I like Nokia. I don’t just mean as a company, but as an idea. A European enterprise continually trying to improve the design of both its flagship and less expensive products, Nokia continues to excel at creating objectively stunning hardware.
With the Lumia 1020, the company took its best technological innovation in years, PureView, and brought it to a modern mobile operating system. Microsoft’s glacial advancement of Windows Phone aside, there is no question that the Lumia 1020 is a compelling product: a 41MP camera affixed to a smartphone, promising some of the best photos and video ever seen on a mobile device.
Nokia Canada managed to convince two carriers to pick up its latest flagship, and hopes to convince Canadians who may be convinced Windows Phone isn’t for them to make the switch. But is the argument convincing? And is it worth your money? Let’s take a look.
- Windows Phone 8 GDR2
- 1.5Ghz Qualcomm Snapdragon S4 SoC w/ Adreno 225 GPU
- 4.5-inch 1280×768 pixel ClearBlack AMOLED display
- 2GB RAM / 32GB internal storage
- 41MP rear camera (PureView w/ 5MP shots), Xenon flash
- 1.2MP front camera
- 2000mAh non-removable battery
- WiFi (b/g/n/a), Bluetooth 3.0, A-GPS, NFC, Wireless Charging (via adapter)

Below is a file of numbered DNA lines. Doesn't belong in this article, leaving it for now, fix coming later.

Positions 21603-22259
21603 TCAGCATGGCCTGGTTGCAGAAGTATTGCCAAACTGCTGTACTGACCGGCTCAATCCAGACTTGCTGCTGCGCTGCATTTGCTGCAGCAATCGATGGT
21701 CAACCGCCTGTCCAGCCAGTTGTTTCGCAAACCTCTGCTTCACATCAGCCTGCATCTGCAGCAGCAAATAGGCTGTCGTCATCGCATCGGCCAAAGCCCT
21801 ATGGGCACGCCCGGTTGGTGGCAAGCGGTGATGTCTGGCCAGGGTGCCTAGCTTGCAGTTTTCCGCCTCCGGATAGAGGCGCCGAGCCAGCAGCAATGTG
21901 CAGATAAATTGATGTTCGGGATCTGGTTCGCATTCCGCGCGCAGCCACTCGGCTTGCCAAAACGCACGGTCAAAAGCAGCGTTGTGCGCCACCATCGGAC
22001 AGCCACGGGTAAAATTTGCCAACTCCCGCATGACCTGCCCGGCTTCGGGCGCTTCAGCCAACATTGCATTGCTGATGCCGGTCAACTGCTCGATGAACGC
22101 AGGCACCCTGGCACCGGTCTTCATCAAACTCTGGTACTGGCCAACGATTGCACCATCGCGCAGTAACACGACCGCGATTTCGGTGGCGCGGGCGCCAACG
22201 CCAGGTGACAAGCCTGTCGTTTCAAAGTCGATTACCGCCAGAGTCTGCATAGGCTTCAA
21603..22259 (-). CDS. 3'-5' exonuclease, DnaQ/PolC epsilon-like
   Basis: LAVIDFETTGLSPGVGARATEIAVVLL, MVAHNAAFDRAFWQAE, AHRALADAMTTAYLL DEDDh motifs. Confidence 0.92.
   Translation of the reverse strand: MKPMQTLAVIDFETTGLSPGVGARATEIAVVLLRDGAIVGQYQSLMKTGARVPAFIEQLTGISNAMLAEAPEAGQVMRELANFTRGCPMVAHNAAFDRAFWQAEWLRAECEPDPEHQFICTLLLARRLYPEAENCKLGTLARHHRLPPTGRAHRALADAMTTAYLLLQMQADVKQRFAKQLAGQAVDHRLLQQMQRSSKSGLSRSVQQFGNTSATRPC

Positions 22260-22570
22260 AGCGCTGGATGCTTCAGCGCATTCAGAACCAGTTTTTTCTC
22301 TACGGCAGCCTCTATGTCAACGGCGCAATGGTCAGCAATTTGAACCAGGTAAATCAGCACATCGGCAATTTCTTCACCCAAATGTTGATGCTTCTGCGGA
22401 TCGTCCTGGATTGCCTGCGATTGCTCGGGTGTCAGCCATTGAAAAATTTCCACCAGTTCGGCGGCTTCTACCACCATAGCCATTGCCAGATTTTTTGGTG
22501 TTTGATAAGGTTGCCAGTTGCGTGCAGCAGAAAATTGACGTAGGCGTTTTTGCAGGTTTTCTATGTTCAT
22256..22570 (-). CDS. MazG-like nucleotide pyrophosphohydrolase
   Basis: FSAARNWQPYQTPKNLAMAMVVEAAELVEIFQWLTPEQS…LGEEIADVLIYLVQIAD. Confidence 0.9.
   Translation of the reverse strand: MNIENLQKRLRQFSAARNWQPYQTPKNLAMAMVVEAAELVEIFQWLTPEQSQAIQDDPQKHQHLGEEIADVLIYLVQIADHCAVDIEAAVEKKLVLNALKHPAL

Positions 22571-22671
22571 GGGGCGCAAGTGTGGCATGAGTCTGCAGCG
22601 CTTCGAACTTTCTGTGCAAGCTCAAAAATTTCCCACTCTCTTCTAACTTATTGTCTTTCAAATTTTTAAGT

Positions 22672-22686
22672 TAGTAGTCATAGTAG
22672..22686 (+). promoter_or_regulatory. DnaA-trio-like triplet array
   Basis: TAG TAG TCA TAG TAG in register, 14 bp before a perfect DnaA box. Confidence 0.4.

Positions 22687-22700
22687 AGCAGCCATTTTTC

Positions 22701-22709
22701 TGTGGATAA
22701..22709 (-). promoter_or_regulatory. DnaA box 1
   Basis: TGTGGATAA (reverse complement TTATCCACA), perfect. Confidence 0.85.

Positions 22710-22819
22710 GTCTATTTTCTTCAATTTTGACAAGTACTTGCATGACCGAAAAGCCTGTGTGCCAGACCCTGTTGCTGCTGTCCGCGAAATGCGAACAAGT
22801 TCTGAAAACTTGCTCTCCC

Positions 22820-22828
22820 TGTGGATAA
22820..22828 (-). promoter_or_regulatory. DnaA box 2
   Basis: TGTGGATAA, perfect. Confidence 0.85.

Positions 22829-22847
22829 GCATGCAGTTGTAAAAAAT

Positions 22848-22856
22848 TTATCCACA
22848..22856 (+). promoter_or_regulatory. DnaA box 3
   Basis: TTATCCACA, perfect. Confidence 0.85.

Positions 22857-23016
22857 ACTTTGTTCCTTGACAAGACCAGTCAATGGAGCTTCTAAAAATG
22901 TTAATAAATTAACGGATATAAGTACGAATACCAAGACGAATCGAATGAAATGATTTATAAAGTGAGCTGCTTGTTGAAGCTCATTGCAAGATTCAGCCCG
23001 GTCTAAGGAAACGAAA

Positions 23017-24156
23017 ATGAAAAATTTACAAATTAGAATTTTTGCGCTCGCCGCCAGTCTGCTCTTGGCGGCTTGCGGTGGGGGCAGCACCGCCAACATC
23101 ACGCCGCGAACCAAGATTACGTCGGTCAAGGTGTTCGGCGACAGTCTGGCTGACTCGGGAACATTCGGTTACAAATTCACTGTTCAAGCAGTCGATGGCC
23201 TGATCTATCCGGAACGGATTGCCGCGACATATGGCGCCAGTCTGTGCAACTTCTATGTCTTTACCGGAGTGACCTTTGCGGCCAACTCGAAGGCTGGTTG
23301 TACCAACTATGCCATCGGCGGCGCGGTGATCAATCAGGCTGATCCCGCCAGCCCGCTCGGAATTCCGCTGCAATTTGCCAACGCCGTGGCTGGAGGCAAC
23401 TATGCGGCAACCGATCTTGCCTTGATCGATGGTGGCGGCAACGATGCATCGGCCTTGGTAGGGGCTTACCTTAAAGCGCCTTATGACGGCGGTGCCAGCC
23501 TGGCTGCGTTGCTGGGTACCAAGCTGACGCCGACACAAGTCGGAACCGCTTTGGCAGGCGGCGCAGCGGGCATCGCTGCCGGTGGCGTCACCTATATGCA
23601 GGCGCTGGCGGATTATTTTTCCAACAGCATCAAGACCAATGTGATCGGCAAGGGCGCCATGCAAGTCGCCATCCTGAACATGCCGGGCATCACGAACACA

- 130.4mm x 71.4mm x 10.4mm
- 158 grams
- HSPA+ 850/900/1700/1900/2100Mhz | LTE 1700/2100Mhz (up to 100Mbps)
Design & Display
The smooth yellow curves of the Lumia 1020 remind me of the updated Volkswagen Beetle, the one released in the late 90′s to sporadic acclaim and a few cocked eyebrows. It’s a big phone, but certainly not oversized in today’s age of 6-inch Androids — wait for the Lumia 1520 to make that assertion — and the rounded contours fit nicely in the hand.
Like the Lumia 920, for which Rogers was the exclusive partner in Canada, the Lumia 1020 has an unmistakeable polycarbonate feel, a matte texture that extends throughout the surface of the phone. One feels like he’s holding a sculpture, not a smartphone. It does not feel precious, but one continuous curved extension of the hand. I said the same thing about the Lumia 920, but Nokia has invited its customers to truly gawk at this design language, this industrial precision. Apple is the only other company making phones that look this good.
From the front, the phone is practically indistinguishable from its immediate predecessor, but turning it over reveals the 1/1.5-inch 41MP camera sensor, f/2.2 lens and Xenon flash that promises the best photography experience on a smartphone today. As we’ll get to later, I have some reservations in saying that, but it’s true the results are the best, the experience not quite so.